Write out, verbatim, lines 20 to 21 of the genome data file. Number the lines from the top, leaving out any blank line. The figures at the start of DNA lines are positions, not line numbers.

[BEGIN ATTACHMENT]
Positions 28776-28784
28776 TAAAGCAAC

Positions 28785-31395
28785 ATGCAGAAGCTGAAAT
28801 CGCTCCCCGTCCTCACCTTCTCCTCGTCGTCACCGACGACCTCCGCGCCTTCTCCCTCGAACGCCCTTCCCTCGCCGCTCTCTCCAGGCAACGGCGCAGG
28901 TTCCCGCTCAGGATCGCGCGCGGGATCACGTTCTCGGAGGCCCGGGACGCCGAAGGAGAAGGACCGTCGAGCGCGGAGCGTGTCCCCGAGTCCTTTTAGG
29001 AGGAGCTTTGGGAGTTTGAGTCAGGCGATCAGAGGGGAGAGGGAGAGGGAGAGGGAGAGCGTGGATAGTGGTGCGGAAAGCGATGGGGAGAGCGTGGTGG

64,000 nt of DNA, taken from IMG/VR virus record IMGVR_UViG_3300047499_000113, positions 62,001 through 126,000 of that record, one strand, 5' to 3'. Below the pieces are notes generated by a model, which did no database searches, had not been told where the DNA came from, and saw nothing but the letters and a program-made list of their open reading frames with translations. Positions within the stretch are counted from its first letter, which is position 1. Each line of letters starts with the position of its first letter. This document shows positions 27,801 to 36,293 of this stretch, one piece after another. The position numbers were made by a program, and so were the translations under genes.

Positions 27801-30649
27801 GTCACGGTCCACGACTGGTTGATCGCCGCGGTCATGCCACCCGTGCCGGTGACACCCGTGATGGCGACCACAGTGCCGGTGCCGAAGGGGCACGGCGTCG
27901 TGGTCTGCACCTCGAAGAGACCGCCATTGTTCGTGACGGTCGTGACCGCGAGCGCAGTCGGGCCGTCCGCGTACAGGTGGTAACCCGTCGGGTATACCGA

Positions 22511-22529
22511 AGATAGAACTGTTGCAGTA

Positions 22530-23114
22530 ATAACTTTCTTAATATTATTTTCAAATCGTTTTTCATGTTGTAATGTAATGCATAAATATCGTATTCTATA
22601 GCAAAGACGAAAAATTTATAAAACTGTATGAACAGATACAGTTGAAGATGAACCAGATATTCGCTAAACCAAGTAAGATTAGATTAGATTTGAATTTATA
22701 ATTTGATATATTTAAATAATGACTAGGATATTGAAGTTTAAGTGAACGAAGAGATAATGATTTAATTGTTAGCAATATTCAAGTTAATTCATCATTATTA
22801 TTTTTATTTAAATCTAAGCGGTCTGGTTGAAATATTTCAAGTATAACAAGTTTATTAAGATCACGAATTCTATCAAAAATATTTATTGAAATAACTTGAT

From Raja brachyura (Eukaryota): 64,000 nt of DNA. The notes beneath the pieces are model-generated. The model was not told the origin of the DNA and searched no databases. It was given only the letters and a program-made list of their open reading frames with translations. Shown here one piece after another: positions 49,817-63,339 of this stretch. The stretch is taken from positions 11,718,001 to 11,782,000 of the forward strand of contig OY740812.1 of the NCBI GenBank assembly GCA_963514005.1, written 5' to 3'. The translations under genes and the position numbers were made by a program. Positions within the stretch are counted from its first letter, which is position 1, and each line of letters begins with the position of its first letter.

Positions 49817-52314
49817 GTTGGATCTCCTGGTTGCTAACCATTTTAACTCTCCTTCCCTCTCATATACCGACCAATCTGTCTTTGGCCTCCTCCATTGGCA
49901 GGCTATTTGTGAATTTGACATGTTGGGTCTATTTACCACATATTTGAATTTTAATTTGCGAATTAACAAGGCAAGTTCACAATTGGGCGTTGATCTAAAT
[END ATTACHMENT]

Positions 49817-52314
49817 GTTGGATCTCCTGGTTGCTAACCATTTTAACTCTCCTTCCCTCTCATATACCGACCAATCTGTCTTTGGCCTCCTCCATTGGCA